Student Aid Packages and College Choices

"The results suggest that students make rational choices."

Colleges work hard to lure exceptionally high achieving students. Typically, high achieving students can expect to receive individualized packages of loans, grants, and work opportunities from each school where they apply. The package structure will depend on parents' ability to pay, the student's demonstrated ability, and how well the college thinks the student fits its needs. If students are rational investors, then they will look beyond the superficial aspects of college aid, and refuse to attend schools offering good aid packages but reduced human capital investments that will affect their lifetime earnings.

In Do and Should Financial Aid Packages Affect Students' College Choices? (NBER Working Paper No. 9482), co-authors Christopher Avery and Caroline Hoxby followed a specially constructed sample of high achieving students through the college admissions process in 1999-2000. Mean SAT scores for the sample were in the 90th percentile nationally. The data included parental preferences, the schools to which the students applied, and the schools where they enrolled. Information on aid was collected by questionnaire, and information on college costs and administration was gathered from the college students themselves.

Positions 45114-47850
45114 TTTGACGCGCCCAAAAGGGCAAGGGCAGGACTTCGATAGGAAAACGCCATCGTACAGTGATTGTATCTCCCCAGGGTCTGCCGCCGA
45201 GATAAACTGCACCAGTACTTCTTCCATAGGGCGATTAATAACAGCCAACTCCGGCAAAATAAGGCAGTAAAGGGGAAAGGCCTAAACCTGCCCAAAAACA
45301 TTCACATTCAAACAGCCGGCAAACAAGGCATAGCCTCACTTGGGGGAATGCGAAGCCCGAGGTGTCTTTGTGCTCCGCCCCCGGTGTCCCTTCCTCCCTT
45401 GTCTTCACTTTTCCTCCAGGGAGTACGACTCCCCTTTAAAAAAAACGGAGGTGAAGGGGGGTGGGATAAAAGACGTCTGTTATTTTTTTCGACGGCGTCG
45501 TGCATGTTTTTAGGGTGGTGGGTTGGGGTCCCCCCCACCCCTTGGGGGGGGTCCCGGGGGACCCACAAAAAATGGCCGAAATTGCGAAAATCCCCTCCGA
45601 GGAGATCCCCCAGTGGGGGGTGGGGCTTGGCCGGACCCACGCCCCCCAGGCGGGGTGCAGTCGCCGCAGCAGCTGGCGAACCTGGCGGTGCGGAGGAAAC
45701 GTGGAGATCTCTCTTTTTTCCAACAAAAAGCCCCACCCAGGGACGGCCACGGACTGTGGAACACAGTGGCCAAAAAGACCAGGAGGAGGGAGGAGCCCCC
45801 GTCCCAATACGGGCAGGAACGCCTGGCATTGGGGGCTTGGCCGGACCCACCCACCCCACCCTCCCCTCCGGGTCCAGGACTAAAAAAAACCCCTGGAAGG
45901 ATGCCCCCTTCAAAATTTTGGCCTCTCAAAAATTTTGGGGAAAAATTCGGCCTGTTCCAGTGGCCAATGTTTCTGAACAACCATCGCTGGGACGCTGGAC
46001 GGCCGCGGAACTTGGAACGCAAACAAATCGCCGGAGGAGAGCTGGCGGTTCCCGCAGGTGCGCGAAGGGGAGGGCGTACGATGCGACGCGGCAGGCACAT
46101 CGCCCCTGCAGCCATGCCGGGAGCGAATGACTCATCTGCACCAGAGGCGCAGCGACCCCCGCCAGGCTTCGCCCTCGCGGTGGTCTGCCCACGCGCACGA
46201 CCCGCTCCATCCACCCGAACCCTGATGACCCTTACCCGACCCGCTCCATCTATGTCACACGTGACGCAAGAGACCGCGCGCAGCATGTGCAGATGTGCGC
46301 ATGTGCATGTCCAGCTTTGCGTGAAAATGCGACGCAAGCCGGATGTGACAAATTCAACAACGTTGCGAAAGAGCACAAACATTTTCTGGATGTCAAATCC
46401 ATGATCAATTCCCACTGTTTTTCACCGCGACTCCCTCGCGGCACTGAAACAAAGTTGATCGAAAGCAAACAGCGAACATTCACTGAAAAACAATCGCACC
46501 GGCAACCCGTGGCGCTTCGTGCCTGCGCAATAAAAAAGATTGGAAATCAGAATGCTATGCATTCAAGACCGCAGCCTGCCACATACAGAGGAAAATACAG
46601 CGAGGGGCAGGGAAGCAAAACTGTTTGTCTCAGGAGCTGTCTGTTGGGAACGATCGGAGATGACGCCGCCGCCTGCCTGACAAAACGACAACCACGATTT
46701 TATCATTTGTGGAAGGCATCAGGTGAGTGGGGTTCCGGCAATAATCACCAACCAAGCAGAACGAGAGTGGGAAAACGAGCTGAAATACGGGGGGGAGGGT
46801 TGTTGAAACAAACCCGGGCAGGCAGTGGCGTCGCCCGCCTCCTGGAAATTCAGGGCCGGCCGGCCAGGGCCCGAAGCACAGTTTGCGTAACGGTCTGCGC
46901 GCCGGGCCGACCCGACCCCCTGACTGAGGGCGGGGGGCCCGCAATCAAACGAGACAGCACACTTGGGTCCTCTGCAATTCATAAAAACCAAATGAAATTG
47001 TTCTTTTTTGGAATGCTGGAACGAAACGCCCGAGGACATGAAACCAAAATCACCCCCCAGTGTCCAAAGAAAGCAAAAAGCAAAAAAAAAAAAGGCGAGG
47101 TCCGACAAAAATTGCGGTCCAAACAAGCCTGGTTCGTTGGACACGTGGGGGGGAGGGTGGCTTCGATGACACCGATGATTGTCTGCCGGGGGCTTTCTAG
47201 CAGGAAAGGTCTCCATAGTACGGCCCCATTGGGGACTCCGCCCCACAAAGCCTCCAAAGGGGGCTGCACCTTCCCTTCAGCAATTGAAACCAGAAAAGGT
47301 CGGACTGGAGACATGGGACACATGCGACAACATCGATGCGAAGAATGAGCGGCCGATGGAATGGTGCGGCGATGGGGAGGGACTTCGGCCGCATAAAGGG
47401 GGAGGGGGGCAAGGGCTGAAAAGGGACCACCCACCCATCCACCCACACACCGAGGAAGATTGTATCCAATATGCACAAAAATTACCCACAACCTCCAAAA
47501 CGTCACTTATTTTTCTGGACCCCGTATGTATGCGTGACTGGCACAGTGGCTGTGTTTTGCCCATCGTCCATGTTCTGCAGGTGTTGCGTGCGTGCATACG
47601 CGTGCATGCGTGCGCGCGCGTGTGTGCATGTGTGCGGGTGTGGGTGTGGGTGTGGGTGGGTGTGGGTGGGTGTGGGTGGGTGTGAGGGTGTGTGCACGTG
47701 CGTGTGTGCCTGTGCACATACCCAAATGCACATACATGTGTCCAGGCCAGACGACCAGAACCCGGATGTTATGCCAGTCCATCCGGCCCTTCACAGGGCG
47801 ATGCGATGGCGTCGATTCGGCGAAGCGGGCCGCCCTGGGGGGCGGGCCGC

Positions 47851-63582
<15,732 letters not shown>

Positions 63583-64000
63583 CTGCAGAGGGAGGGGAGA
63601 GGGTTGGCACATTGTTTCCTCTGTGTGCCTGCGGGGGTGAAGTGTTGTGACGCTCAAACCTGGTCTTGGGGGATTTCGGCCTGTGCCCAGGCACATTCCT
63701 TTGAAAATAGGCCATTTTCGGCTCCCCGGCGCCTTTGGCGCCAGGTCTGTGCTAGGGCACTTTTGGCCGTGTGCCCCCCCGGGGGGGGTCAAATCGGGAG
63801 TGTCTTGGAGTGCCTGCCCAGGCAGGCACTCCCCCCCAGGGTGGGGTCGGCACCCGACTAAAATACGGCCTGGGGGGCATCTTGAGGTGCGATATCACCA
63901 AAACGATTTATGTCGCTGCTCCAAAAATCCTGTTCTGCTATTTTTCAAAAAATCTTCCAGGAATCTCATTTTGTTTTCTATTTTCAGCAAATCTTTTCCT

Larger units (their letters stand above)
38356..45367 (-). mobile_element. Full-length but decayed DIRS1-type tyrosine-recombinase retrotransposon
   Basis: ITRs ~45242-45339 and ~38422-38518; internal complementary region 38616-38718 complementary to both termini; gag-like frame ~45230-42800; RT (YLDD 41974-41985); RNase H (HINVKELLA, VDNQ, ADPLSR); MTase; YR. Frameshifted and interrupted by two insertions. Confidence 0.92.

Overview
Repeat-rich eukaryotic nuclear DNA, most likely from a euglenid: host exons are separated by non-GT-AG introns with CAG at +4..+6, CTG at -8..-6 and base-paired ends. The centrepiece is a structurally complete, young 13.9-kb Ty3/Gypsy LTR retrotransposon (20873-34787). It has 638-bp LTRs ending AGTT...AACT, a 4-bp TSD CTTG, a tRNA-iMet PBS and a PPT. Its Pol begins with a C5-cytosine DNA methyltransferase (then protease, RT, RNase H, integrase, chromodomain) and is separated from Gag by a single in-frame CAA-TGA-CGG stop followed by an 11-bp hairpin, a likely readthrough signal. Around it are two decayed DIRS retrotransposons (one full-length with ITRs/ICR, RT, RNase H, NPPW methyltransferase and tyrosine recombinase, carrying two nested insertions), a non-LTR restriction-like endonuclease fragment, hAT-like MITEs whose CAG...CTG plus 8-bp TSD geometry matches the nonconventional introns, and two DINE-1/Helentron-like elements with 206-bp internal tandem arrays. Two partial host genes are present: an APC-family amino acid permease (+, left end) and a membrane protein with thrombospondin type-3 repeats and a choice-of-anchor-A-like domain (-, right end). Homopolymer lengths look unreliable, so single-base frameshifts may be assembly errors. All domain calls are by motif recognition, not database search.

The results suggest that students make rational choices, overall. They are more likely to attend more selective colleges that offer larger grants, larger loans, and larger work-study opportunities. Students are also more likely to enroll in a college that is the most selective that they applied to, is their father's alma mater, or is one a sibling attends. Having SAT scores above a college's mean SAT scores make students less likely to attend a college.

Family circumstances also condition student choices. Students with parents who attended very selective colleges are less attracted to a sibling's college, less attracted to in-state colleges, and more attracted by a college with a median SAT above their own. Students who attended a private school and come from high income families will focus more on a college's selectivity and are relatively insensitive to college costs and less attracted by aid.

Still, some students did not respond rationally when evaluating the value of loans and work-study programs versus grants. Marketing also appears to make a difference. Calling a grant a scholarship, or front-loading it by making it worth more in a student's freshman year, increased a college's attractiveness.

This behavior can be explained either by credit constraints or by lack of sophistication. The authors believe that lack of sophistication is the culprit. They report that their parent surveys were rife with complaints about the complexity of the aid process, and the demands for records that parents said "they did not expect to need and cannot readily assemble." Though Avery and Hoxby caution against too much reliance on anecdotal evidence, they "think that it is revealing that words like ‘bewildering' and' confusing' are the modal words" in parents' comments on the aid process.

-- Linda Gorman

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